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The greatest day in Italian sport: How Italy reacted to winning two Olympic golds on Sunday

A lone customer at a city-centre bar in Parma jumped with fright on Sunday afternoon, as the lone barista erupted behind the counter. On a slight delay around the piazza, other proprietors and customers cheered as they learned that Lamont Marcell Jacobs had made history for Italy by winning the country's first-ever Olympic 100-metre gold in Tokyo.

It was quite a day for the country, adding to what had already been a half-decent summer. Having become the first country to have won the Eurovision song contest and the European Championship in the same summer, Jacobs' win added the Olympic Games' showpiece event to mark an impressive hat-trick.

In addition, Gianmarco Tamberi had won a shared gold in the men's high jump on Sunday.

The reaction in Italy has been, expectedly, jubilant. But there has been a feeling that Italy have deserved success, that the country has earned a bit of happiness and an excuse for celebration. After being the first European nation to be hit hard by the COVID-19 pandemic in 2020, the celebrations in 2021 have been that bit more emotional.

Making headlines

"Incredible Jacobs," read the headline on the homepage of La Gazzetta dello Sport's website on Sunday evening. "A legendary gold, winning the 100m final in 9.80 seconds."

Everywhere you look, there are reminders that, as La Gazzetta dello Sport put it, "a boy raised on Lake Garda" is the fastest man in the world.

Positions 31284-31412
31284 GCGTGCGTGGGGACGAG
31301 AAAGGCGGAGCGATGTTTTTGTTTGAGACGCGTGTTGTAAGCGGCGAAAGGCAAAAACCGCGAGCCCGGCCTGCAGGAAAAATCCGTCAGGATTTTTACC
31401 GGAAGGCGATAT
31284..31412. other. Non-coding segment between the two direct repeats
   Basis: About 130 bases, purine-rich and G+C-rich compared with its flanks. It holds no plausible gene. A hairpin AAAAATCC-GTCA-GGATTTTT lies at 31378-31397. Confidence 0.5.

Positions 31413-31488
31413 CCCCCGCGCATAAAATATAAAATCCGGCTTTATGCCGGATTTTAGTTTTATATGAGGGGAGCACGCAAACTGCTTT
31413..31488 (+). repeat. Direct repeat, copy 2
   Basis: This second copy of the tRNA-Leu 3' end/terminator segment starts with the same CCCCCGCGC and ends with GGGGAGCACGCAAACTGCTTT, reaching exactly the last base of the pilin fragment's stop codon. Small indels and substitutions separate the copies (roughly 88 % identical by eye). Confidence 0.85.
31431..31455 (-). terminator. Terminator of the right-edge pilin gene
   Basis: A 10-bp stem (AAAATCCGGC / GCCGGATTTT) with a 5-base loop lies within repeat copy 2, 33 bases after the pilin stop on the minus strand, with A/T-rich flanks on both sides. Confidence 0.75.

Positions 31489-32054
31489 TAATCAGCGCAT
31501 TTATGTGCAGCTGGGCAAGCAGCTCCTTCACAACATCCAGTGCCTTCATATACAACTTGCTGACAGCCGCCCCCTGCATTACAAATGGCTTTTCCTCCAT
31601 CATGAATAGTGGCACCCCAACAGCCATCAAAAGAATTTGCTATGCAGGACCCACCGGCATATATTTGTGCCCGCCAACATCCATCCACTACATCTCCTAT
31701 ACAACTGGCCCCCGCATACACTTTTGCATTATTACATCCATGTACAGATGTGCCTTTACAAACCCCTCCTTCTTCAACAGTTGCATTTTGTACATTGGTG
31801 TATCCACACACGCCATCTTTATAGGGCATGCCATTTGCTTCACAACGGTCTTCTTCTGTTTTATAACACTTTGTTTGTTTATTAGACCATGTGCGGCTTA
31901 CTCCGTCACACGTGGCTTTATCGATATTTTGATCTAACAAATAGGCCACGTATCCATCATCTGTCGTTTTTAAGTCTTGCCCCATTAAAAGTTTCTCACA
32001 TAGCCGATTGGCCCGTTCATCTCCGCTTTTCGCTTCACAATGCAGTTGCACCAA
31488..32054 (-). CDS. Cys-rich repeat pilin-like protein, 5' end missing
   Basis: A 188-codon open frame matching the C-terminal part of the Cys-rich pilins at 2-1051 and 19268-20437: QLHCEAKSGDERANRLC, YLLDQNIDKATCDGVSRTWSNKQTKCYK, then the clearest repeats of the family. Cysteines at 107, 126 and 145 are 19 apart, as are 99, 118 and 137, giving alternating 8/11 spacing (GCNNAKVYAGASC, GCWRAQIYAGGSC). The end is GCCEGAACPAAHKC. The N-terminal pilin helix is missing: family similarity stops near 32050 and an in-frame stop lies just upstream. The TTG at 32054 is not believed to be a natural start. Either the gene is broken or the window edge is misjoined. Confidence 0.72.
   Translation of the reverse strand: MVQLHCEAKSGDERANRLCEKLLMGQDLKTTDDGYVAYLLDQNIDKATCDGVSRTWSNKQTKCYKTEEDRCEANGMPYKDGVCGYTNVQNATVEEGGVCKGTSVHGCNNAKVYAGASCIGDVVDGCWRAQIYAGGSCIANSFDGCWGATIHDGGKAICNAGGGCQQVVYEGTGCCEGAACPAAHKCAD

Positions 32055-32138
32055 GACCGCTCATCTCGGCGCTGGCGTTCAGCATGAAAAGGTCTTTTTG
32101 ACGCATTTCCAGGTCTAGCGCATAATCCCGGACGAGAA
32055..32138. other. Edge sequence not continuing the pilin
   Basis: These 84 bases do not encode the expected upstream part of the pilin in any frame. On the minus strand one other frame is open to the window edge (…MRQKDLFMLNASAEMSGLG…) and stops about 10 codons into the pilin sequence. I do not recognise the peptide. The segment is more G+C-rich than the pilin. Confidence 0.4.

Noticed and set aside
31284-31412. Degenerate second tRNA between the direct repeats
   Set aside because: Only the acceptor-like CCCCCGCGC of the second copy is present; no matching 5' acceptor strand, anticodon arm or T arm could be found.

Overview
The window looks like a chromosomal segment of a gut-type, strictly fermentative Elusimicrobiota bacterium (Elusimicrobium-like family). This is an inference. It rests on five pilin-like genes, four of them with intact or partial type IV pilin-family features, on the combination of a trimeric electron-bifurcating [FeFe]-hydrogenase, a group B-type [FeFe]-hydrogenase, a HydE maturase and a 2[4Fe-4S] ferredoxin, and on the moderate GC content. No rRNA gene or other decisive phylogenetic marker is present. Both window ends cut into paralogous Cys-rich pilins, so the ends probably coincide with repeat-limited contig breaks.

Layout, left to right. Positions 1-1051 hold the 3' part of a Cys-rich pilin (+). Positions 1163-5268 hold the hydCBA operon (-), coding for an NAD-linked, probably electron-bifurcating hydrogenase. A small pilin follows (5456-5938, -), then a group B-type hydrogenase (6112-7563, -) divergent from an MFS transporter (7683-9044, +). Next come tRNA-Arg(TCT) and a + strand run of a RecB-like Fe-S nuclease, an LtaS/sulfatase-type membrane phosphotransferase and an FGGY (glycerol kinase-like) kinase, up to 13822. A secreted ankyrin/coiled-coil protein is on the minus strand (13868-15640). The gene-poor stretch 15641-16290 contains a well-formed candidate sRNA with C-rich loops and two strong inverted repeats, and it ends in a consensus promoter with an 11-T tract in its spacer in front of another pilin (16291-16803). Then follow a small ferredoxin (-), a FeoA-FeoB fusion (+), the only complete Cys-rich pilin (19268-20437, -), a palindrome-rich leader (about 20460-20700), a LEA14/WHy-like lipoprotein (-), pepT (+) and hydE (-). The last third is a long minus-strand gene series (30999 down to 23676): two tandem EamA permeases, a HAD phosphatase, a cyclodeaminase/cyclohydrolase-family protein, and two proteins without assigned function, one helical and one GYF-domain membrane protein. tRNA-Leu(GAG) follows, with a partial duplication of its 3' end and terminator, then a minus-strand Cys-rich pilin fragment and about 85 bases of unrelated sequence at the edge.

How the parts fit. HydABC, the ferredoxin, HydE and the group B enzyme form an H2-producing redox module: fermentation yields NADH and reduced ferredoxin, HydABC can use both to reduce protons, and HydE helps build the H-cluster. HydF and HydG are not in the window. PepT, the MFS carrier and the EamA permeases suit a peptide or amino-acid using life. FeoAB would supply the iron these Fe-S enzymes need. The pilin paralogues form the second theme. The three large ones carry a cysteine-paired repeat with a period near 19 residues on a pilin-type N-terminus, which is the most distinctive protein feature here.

Italian sport's greatest day

Stefano Barigelli of La Gazzetta dello Sport described Sunday as being "the most beautiful day in the history of Italian sport" piling praise onto the gold medallists Jacobs and Tamberi.

La Repubblica went with a similar headline on their homepage, describing Sunday as "the greatest day in Italian sport", adding that Jacobs and Tamberi would go down in history.

The romance of the day wasn't lost on La Repubblica and they did also bring his recent engagement to light, with him having proposed to his partner Chiara before leaving for Tokyo.

La Stampa described the day as "a double golden dream", adding that "Tamberi flies for Italy" and adding another reminder that the world's fastest man is Italian. Like many publications, La Stampa also published a biographical look at the Texas-born sprinter.

Records worth celebrating

Winning 100m gold is an achievement that doesn't need adding to, but Jacobs' time of 9.80 seconds is a European record as well and he became the first European to win the event this century.

Having struggled for a long time to even break the 10-second barrier, Jacobs is now the fastest man in the world and just the latest story of Italian success this summer.

What's certain already is that Italy won't be forgetting this triumphant summer in a hurry.

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